07 January, 2016

The Parliament of January 1327

Happy New Year! I hope everyone had a wonderful festive season.

Today, 7 January, marks the anniversary of the start of the parliament held in London in 1327 which deposed Edward II. I've never written a proper post about this parliament or about Edward's deposition/forced abdication, because to be honest the subject bores me. (There, I said it.) Edward himself was in comfortable captivity at Kenilworth Castle in Warwickshire at this time, in the care of his first cousin Henry of Lancaster. Edward was deposed in, or by, the January 1327 parliament, though publicly it was presented as the king carefully considering his options, then deciding to abdicate his throne to his fourteen-year-old son Edward III, which decision was subsequently accepted by his subjects. There was nothing in English law which provided any procedure for the subjects of an unsatisfactory king to rid themselves of him, but 1327 set a precedent which would followed again, most notably by the deposition of Edward II's great-grandson Richard II in 1399. Some sources claim that a delegation was sent to Kenilworth to ask Edward to attend, but he refused, which refusal was reported to parliament when the delegates returned to London on 12 January. I'm not sure whether this is true; appearing at parliament might have allowed the king to arouse sympathy and to remind his subjects of the oath of loyalty they had sworn to him. It was probably only when Edward's refusal to attend parliament – whether real or pretended – was reported to the participants that the possibility of replacing him with his son began to be seriously considered. 

All the contemporary chroniclers who wrote about the deposition record Edward II's reaction to it in much the same way: he was contrite, humble, pious and acquiescent, dressed all in black and half swooning, begging his subjects' forgiveness for his many trespasses against them. This is, of course, only the official story which was allowed to come out; Edward's real reaction cannot be known. The Westminster chronicle Flores Historiarum has the former king saying "I greatly lament that I have so utterly failed my people, but I could not be other than I am," which. whether Edward really said it or not, I can't help but find moving. The reign of his son Edward III officially began on 25 January 1327 (coincidentally, the nineteenth wedding anniversary of Edward II and Isabella of France).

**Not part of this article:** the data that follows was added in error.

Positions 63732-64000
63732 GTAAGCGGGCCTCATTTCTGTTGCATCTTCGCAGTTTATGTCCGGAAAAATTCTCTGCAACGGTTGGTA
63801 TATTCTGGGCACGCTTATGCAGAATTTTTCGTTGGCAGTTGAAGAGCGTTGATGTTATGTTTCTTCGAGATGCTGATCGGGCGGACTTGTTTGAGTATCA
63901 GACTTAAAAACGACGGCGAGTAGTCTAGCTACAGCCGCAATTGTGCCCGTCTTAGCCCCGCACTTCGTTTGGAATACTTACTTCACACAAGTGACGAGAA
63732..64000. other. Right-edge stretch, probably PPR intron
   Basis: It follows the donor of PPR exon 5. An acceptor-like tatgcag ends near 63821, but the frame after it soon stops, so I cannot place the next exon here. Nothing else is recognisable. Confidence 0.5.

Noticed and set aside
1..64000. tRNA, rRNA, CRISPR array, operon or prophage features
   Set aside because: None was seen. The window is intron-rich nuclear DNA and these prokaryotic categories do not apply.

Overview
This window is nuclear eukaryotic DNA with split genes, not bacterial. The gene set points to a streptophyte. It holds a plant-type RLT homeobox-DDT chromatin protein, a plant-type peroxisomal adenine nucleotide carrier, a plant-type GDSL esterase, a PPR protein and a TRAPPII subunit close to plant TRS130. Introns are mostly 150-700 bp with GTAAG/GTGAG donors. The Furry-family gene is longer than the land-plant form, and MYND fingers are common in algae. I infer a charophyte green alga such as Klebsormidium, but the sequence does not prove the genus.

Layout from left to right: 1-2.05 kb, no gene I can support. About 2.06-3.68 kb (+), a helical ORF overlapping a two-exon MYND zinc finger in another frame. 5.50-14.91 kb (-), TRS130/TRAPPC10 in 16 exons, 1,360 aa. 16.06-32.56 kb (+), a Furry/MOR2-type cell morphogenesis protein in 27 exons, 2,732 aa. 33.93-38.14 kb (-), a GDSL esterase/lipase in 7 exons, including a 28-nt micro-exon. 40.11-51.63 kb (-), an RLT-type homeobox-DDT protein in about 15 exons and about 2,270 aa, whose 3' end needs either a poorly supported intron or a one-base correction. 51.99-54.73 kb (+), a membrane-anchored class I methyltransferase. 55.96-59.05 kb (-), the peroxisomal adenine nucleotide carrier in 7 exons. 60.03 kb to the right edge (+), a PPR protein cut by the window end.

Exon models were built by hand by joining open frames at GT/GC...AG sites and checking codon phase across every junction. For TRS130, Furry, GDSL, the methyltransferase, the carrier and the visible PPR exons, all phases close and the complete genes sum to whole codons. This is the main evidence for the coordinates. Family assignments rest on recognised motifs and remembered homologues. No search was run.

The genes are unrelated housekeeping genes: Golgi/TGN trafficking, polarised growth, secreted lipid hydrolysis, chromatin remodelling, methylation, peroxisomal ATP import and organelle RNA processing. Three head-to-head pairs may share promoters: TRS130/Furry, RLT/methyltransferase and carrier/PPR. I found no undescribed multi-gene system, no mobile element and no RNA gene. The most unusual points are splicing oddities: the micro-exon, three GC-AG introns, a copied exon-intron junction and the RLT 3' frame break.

Anonymous said...

Hope that you had a great holiday season ... and that you have a great year. Also, is there any evidence to support the story that Edward III refused the throne unless his father consented to it?


Kathryn Warner said...

Thanks, Esther! Happy New Year and all the best to you too.

That story was only recorded by Thomas Walsingham a few decades later. It might be true, but he's hardly the most reliable source for the 1320s, unfortunately. Personally, I like to think it is true!

Anerje said...

It's a shame we don't know Edward's real reaction. I can't see him swooning, but I can see him making that remark - 'I cannot be' etc.

sami parkkonen said...

Wintery greetings from Finland! Just broke -40C in the north couple days ago and down south here it is only -29C.

I wonder if Edward II personally cared much about ay parliamentary formalities at this time. I would assume that he would see all this as a farce, a mockery of everything, a play in which his role was that of a fool. And I wonder would he really have attented a parlament like this. Who knows? We have only the official version to wonder about.

Carla said...

Happy New Year, Kathryn!
I agree with you about Edward's dignified and moving remark "I greatly lament that I have so utterly failed my people, but I could not be other than I am". If it's an accurate reflection of his attitude, and if he really did escape to Italy, maybe he was heartily glad to be out of a job that he was so unsuited for.

Kathryn Warner said...

Happy New Year, Sami and Carla!